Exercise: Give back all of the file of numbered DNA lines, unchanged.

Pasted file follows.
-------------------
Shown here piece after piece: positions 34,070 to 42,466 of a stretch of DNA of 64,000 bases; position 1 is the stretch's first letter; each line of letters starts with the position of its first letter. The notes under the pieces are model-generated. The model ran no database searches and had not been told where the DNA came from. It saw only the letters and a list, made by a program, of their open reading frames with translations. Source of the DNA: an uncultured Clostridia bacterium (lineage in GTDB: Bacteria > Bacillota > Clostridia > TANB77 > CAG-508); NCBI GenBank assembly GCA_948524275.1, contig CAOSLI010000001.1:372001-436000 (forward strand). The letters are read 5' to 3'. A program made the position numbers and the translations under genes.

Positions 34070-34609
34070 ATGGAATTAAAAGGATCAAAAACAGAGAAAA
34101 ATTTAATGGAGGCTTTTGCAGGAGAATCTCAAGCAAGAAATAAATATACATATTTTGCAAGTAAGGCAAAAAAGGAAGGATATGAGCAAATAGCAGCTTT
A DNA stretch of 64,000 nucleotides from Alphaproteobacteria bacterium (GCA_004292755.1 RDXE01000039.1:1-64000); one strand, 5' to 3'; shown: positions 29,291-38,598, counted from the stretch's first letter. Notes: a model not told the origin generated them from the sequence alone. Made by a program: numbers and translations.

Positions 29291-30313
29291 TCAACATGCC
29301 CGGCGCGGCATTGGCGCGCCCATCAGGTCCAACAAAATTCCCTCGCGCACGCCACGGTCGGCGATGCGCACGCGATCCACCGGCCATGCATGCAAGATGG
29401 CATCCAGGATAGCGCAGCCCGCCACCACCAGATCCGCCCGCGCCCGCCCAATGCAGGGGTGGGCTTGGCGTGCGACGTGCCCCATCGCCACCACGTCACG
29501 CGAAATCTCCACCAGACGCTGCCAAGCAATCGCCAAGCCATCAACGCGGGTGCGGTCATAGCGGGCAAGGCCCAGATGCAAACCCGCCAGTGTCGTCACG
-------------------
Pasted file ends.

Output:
Shown here piece after piece: positions 34,070 to 42,466 of a stretch of DNA of 64,000 bases; position 1 is the stretch's first letter; each line of letters starts with the position of its first letter. The notes under the pieces are model-generated. The model ran no database searches and had not been told where the DNA came from. It saw only the letters and a list, made by a program, of their open reading frames with translations. Source of the DNA: an uncultured Clostridia bacterium (lineage in GTDB: Bacteria > Bacillota > Clostridia > TANB77 > CAG-508); NCBI GenBank assembly GCA_948524275.1, contig CAOSLI010000001.1:372001-436000 (forward strand). The letters are read 5' to 3'. A program made the position numbers and the translations under genes.

Positions 34070-34609
34070 ATGGAATTAAAAGGATCAAAAACAGAGAAAA
34101 ATTTAATGGAGGCTTTTGCAGGAGAATCTCAAGCAAGAAATAAATATACATATTTTGCAAGTAAGGCAAAAAAGGAAGGATATGAGCAAATAGCAGCTTT
A DNA stretch of 64,000 nucleotides from Alphaproteobacteria bacterium (GCA_004292755.1 RDXE01000039.1:1-64000); one strand, 5' to 3'; shown: positions 29,291-38,598, counted from the stretch's first letter. Notes: a model not told the origin generated them from the sequence alone. Made by a program: numbers and translations.

Positions 29291-30313
29291 TCAACATGCC
29301 CGGCGCGGCATTGGCGCGCCCATCAGGTCCAACAAAATTCCCTCGCGCACGCCACGGTCGGCGATGCGCACGCGATCCACCGGCCATGCATGCAAGATGG
29401 CATCCAGGATAGCGCAGCCCGCCACCACCAGATCCGCCCGCGCCCGCCCAATGCAGGGGTGGGCTTGGCGTGCGACGTGCCCCATCGCCACCACGTCACG
29501 CGAAATCTCCACCAGACGCTGCCAAGCAATCGCCAAGCCATCAACGCGGGTGCGGTCATAGCGGGCAAGGCCCAGATGCAAACCCGCCAGTGTCGTCACG